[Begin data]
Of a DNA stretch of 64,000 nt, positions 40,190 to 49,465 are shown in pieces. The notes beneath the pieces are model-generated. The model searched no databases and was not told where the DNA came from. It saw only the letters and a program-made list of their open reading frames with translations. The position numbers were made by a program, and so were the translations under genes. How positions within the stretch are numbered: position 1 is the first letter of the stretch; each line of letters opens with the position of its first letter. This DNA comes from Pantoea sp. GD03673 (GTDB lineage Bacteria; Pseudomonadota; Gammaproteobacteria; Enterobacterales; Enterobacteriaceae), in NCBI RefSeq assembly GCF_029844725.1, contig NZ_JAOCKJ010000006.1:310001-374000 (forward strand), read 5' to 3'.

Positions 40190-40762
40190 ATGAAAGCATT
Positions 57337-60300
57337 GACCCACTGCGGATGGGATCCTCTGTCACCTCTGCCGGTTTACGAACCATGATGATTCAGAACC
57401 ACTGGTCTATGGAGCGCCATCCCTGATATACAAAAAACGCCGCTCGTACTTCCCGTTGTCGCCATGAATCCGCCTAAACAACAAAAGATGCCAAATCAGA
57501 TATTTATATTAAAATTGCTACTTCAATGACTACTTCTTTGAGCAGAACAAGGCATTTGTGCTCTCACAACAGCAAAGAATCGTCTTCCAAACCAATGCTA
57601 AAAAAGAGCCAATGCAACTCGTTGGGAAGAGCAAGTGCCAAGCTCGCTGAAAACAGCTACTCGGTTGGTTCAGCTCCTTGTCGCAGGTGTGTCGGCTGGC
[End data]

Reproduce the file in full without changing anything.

Of a DNA stretch of 64,000 nt, positions 40,190 to 49,465 are shown in pieces. The notes beneath the pieces are model-generated. The model searched no databases and was not told where the DNA came from. It saw only the letters and a program-made list of their open reading frames with translations. The position numbers were made by a program, and so were the translations under genes. How positions within the stretch are numbered: position 1 is the first letter of the stretch; each line of letters opens with the position of its first letter. This DNA comes from Pantoea sp. GD03673 (GTDB lineage Bacteria; Pseudomonadota; Gammaproteobacteria; Enterobacterales; Enterobacteriaceae), in NCBI RefSeq assembly GCF_029844725.1, contig NZ_JAOCKJ010000006.1:310001-374000 (forward strand), read 5' to 3'.

Positions 40190-40762
40190 ATGAAAGCATT
Positions 57337-60300
57337 GACCCACTGCGGATGGGATCCTCTGTCACCTCTGCCGGTTTACGAACCATGATGATTCAGAACC
57401 ACTGGTCTATGGAGCGCCATCCCTGATATACAAAAAACGCCGCTCGTACTTCCCGTTGTCGCCATGAATCCGCCTAAACAACAAAAGATGCCAAATCAGA
57501 TATTTATATTAAAATTGCTACTTCAATGACTACTTCTTTGAGCAGAACAAGGCATTTGTGCTCTCACAACAGCAAAGAATCGTCTTCCAAACCAATGCTA
57601 AAAAAGAGCCAATGCAACTCGTTGGGAAGAGCAAGTGCCAAGCTCGCTGAAAACAGCTACTCGGTTGGTTCAGCTCCTTGTCGCAGGTGTGTCGGCTGGC